South Africa

South African President Allows Re-Opening Of Places Of Worship Starting June

South African President Cyril Ramaphosa on Tuesday announced that places of worship will reopen in the country starting June 1, but, only 50 people will be allowed to gather at one time, reported Reuters.

“Churches, synagogues, mosques, temples and other recognized places of worship may resume services, but these will be limited in size to 50 people or less depending on the space available,” Cyril Ramaphosa said in a statement which also called for a national day of prayer on May 31.

The South African government had brought the country to a complete halt in late March, when the government enforced restrictions to stem the spread of the coronavirus by barring people from leaving their homes for any non-essential purposes. The virus has so far infected 23,615 people in South Africa and killed 481.

 While the government has eased the lockdown measures, some strict restrictions will continue to be imposed to limit the further spread of the coronavirus.  

“This pandemic has … taken a toll on us emotionally and spiritually. It has shaken our sense of well-being and security. Many of us are anxious and fearful of both the present and the future,” Ramaphosa said in a televised address.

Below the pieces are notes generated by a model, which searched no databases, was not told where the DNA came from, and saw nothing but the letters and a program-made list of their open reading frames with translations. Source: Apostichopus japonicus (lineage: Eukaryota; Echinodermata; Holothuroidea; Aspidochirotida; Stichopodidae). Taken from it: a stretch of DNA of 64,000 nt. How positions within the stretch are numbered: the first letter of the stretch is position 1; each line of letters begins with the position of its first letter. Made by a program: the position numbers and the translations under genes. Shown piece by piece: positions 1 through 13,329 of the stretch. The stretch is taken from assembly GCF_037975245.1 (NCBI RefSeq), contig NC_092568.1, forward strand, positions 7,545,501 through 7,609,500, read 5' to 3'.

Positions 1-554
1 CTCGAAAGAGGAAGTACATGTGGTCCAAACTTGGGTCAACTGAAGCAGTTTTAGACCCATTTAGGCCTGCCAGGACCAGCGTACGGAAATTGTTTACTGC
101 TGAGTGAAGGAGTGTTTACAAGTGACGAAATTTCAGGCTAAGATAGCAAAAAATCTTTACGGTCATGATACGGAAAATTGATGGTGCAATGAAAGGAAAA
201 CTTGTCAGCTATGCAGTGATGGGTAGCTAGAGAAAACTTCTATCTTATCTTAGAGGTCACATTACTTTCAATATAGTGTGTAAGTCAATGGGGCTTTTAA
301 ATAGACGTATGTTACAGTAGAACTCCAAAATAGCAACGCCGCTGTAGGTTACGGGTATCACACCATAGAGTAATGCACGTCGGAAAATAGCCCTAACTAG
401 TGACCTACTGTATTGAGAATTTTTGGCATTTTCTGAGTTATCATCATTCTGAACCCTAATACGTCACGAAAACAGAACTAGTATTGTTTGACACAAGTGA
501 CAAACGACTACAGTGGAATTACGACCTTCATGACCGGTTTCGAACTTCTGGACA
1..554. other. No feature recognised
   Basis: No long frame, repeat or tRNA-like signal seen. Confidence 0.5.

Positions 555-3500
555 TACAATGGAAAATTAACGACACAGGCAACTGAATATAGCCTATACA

The president said social distancing will have to be observed at all prayer facilities and worshippers will have to wear face masks as per current health regulations.  He acknowledged the important role that religious leaders play in their communities, including spiritual counseling and leading prayers.

The lockdown in South Africa will be downgraded to level three of the five-level lockdown system from June, allowing the vast majority of the economy to return to full capacity. But, any particular region could be put back to a four or five alert level if its infection rate spikes.

South African Airways (SAA) is also likely to resume domestic flights between Johannesburg and Cape Town from mid-June. The airline will however extend cancellations of all regional and intercontinental flights until the end of June.

Caroline Finnegan

A professionnal journalist for the past ten years, I cover global news and economic affairs for The Chief Observer.

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